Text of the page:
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What are the ocular manifestations and conjunctival viral prevalence in patients from Hubei province, China, with coronavirus disease 2019 (COVID-19)?
In this case series including 38 patients with COVID-19, 12 patients had ocular manifestations, such as epiphora, conjunctival congestion, or chemosis, and these commonly occurred in patients with more severe systemic manifestations. Reverse transcriptase–polymerase chain reaction results were positive for severe acute respiratory syndrome coronavirus 2 in 28 nasopharyngeal swabs and 2 conjunctival swabs, and more significant changes in blood test values appeared in patients with ocular abnormalities.
These data may assist ophthalmologists and others to understand the ocular manifestations of COVID-19, thus enhancing the diagnosis and prevention of the transmission of the disease.
While the outbreak of coronavirus disease 2019 (COVID-19) has resulted in more than 100 000 infected individuals in China and worldwide, there are few reports on the association of severe acute respiratory syndrome coronavirus 2 (SARS-CoV-2) with ocular abnormalities. Understanding ocular manifestations of patients with COVID-19 by ophthalmologists and others may facilitate the diagnosis and prevention of transmission of the disease.
To investigate ocular manifestations and viral prevalence in the conjunctiva of patients with COVID-19.
Design, Setting, and Participants
In this case series, patients with COVID-19 treated from February 9 to 15, 2020, at a hospital center in Hubei province, China, were retrospectively reviewed for ocular manifestations. During the period of treatment, the ocular signs and symptoms as well as results of blood tests and reverse transcriptase–polymerase chain reaction (RT-PCR) from nasopharyngeal and conjunctival swabs for SARS-CoV-2 were noted and analyzed.
Main Outcomes and Measures
Ocular signs and symptoms as well as results of blood tests and RT-PCR for SARS-CoV-2.
Of the 38 included patients with clinically confirmed COVID-19, 25 (65.8%) were male, and the mean (SD) age was 65.8 (16.6) years. Among them, 28 patients (73.7%) had positive findings for COVID-19 on RT-PCR from nasopharyngeal swabs, and of these, 2 patients (5.2%) yielded positive findings for SARS-CoV-2 in their conjunctival as well as nasopharyngeal specimens. A total of 12 of 38 patients (31.6%; 95% CI, 17.5-48.7) had ocular manifestations consistent with conjunctivitis, including conjunctival hyperemia, chemosis, epiphora, or increased secretions. By univariate analysis, patients with ocular symptoms were more likely to have higher white blood cell and neutrophil counts and higher levels of procalcitonin, C-reactive protein, and lactate dehydrogenase than patients without ocular symptoms. In addition, 11 of 12 patients with ocular abnormalities (91.7%; 95% CI, 61.5-99.8) had positive results for SARS-CoV-2 on RT-PCR from nasopharyngeal swabs. Of these, 2 (16.7%) had positive results for SARS-CoV-2 on RT-PCR from both conjunctival and nasopharyngeal swabs.
Conclusions and Relevance
In this study, one-third of patients with COVID-19 had ocular abnormalities, which frequently occurred in patients with more severe COVID-19. Although there is a low prevalence of SARS-CoV-2 in tears, it is possible to transmit via the eyes.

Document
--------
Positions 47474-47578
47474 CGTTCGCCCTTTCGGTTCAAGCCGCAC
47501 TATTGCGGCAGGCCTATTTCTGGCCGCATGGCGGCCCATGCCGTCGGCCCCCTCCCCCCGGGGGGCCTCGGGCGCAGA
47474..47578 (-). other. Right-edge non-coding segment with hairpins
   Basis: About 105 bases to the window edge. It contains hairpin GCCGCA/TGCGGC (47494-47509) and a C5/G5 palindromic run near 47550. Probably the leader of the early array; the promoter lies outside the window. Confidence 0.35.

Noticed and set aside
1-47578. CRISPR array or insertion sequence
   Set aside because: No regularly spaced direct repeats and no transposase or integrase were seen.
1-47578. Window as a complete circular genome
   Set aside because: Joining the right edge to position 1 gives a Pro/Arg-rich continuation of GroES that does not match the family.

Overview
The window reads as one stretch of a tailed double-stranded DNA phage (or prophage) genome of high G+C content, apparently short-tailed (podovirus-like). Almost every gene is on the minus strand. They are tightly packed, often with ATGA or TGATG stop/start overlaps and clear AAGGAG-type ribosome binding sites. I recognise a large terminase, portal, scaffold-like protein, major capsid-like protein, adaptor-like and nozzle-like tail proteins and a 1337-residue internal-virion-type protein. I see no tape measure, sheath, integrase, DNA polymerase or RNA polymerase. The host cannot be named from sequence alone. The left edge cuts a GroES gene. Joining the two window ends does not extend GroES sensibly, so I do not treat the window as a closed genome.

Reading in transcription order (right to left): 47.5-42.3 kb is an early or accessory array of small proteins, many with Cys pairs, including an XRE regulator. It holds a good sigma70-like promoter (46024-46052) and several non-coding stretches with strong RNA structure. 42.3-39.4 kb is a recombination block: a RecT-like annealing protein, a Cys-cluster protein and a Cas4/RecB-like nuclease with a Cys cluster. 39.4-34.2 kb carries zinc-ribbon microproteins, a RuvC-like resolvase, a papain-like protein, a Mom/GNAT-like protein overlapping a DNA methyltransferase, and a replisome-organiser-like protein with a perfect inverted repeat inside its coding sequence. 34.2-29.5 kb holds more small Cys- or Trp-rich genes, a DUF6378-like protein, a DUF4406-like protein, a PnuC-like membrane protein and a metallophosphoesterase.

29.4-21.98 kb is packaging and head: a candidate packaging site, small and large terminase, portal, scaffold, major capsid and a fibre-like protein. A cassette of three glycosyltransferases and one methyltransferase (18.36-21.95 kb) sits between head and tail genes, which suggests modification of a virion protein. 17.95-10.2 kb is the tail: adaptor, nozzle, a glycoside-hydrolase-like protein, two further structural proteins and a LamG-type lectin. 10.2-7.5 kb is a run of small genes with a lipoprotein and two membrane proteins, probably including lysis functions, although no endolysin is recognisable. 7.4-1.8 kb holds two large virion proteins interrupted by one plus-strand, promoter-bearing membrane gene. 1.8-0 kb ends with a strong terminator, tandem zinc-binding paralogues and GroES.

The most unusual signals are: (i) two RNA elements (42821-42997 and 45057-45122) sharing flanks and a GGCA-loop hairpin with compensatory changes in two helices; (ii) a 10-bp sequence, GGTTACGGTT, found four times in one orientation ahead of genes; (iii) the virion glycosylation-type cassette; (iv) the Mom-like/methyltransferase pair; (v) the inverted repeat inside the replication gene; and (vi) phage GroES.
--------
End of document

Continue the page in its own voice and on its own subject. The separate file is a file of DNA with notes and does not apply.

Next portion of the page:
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Accepted for Publication: March 17, 2020.
Published Online: March 31, 2020. doi:10.1001/jamaophthalmol.2020.1291
Open Access: This is an open access article distributed under the terms of the CC-BY License. © 2020 Wu P et al. JAMA Ophthalmology.
Corresponding Author: Liang Liang, MD, Department of Ophthalmology, The First College of Clinical Medical Science, Yichang Central People’s Hospital, China Three Gorges University, 183 Yiling St, Yichang 443003, China (firstname.lastname@example.org); Kaili Wu, MD, Zhongshan Ophthalmic Center, State Key Laboratory of Ophthalmology, Sun Yat-sen University, 54 S Xianlie Rd, Guangzhou 510060, China (email@example.com).
Author Contributions: Drs Liang and K. Wu had full access to all of the data in the study and take responsibility for the integrity of the data and the accuracy of the data analysis. Drs P. Wu and Duan contributed equally to this study. Drs Luo, Liu, and Qu contributed equally as senior authors.
Study concept and design: Liang, K. Wu.
Acquisition, analysis, or interpretation of data: P. Wu, Duan, Luo, Liu, Qu, Liang.
Drafting of the manuscript: P. Wu, Duan, Liang.
Critical revision of the manuscript for important intellectual content: P. Wu, Luo, Liu, Qu, Liang, K. Wu.
Statistical analysis: P. Wu.
Obtained funding: Liang, K. Wu.
Administrative, technical, or material support: Duan, Luo, Liu, Qu, Liang.
Study supervision: Liu, Liang, K. Wu.
Conflict of Interest Disclosures: None reported.
Funding/Support: This study was supported by grants 81770896 (Dr K. Wu) and 81770920 (Dr Liang) from the National Natural Science Foundation of China.
Role of the Funder/Sponsor: The funder had no role in the design and conduct of the study; collection, management, analysis, and interpretation of the data; preparation, review, or approval of the manuscript; and decision to submit the manuscript for publication.
Additional Contributions: We thank Haijiang Zhang, MD, Minxing Wu, MD, and Min Liu, MD (Yichang Central People’s Hospital, Yichang, China), for collecting the data and preparing the Table. None of these individuals received compensation for their contributions.
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